Cthulhu’s Tea Party

It was in the eldritch-sounding Oshkosh that I first came across H. P. Lovecraft. The web was still somewhat of a novelty then, and I’d run across a Dagon symbol that I couldn’t identify. My researches led me to the old gods of Lovecraft’s atheistic imagination. Even non-believers are haunted, it seems, by deities. Dagon, about whom I’d published an academic paper, always seemed to be a divinity to whom very few paid attention. Little did I know that in popular culture this god, along with others made up by Lovecraft, were slowly gathering an immense following. Now, about a decade later, Cthulhu is everywhere. I was reminded of this when I came across a website advertising Cthulhu tea cups. As you drink your tea, Cthulhu emerges. These novelty items, along with many, many others, are easily found. Cthulhu is running for president. The creature that Lovecraft described with such terror is now available in a cute, stuffed plush. Board and card games come in Cthulhu varieties.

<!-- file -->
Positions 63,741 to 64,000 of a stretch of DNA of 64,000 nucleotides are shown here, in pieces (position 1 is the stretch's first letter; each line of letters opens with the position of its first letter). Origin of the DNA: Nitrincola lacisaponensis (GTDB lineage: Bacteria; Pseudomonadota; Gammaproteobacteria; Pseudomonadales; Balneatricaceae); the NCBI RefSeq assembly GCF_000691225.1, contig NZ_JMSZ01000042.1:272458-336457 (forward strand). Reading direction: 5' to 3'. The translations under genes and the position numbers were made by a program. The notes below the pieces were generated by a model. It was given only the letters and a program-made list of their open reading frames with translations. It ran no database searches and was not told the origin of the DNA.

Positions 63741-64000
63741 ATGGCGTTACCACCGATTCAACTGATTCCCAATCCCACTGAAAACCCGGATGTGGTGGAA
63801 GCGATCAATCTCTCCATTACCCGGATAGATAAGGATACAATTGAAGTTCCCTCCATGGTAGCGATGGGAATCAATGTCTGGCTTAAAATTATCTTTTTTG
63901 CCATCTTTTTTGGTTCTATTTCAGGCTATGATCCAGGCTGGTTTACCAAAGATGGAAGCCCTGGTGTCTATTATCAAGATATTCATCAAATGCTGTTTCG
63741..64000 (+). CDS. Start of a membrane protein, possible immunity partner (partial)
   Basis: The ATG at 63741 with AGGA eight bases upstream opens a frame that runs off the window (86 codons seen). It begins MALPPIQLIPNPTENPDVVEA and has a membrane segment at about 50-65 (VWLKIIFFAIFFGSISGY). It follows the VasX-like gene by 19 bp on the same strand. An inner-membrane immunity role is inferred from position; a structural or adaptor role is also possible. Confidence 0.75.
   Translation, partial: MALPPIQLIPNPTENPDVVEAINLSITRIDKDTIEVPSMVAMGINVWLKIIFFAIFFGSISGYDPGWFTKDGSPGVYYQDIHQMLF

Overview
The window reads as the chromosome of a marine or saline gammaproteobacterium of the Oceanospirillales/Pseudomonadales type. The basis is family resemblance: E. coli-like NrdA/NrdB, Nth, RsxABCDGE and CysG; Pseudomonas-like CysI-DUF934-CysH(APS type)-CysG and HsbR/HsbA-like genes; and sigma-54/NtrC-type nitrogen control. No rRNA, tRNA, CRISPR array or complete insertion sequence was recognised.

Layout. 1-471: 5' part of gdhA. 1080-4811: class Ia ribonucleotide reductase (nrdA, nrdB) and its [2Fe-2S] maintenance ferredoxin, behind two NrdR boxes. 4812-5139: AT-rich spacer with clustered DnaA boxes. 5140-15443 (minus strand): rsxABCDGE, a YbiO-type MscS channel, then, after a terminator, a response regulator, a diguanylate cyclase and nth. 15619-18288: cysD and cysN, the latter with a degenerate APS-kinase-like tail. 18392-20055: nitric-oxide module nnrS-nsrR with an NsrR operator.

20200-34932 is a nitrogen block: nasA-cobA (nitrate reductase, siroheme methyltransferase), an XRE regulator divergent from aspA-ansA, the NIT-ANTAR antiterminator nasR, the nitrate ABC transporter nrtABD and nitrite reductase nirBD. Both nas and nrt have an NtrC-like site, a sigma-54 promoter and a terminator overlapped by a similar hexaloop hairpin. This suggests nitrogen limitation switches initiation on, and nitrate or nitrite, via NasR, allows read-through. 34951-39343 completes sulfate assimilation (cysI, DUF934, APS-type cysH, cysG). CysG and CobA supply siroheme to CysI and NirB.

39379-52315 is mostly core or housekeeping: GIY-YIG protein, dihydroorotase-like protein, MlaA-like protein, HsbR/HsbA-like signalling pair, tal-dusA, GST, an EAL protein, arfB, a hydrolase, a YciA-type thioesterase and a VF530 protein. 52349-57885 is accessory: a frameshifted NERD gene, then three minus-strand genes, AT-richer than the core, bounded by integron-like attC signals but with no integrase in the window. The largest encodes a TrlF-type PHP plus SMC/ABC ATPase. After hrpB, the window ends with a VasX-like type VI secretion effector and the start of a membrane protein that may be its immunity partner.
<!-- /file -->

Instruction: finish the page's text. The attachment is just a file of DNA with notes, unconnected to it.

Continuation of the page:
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What I find so interesting about this is that the following of Cthulhu has taken on religious dimensions. Not that writers haven’t invented religions before—L. Ron Hubbard came up with Scientology after a career of science fiction writing, and Jediism is considered a religion by some—but Cthulhu represents the darker aspects of religious thought. As Lovecraft described him, he is a horror. Not the kind of thing you’d want to discover peering out of your teacup. I wonder if this is precisely why the fictional god has become so incredibly popular. In a time when some real presidential candidates are really scary, suggesting that an evil deity take on the job may only be natural. Cthulhu is, after all, really more an alien than a god, but to puny humans the point is moot.

Mainstream religion is not about to disappear any time soon. There is, believe it or not, a strong resistance to the materialistic reductionism that presses in on us from all sides. People are not becoming less religious—they’re becoming differently religious. The old sacred texts are being replaced by the fictional Necronomicon. Ethereal beings that have always been there are bowing before ancient aliens who aren’t really eternal or omnipotent, but who feel more real in our culture of might makes right. Whether a religion is factual or fictional has come to matter less than the feeling that there is something, anything, larger than humanity that demonstrates the vanity of our striving after material gain. That actually sounds quite biblical. Anything believed with adequate passion stands a chance, it seems, of becoming a religion.

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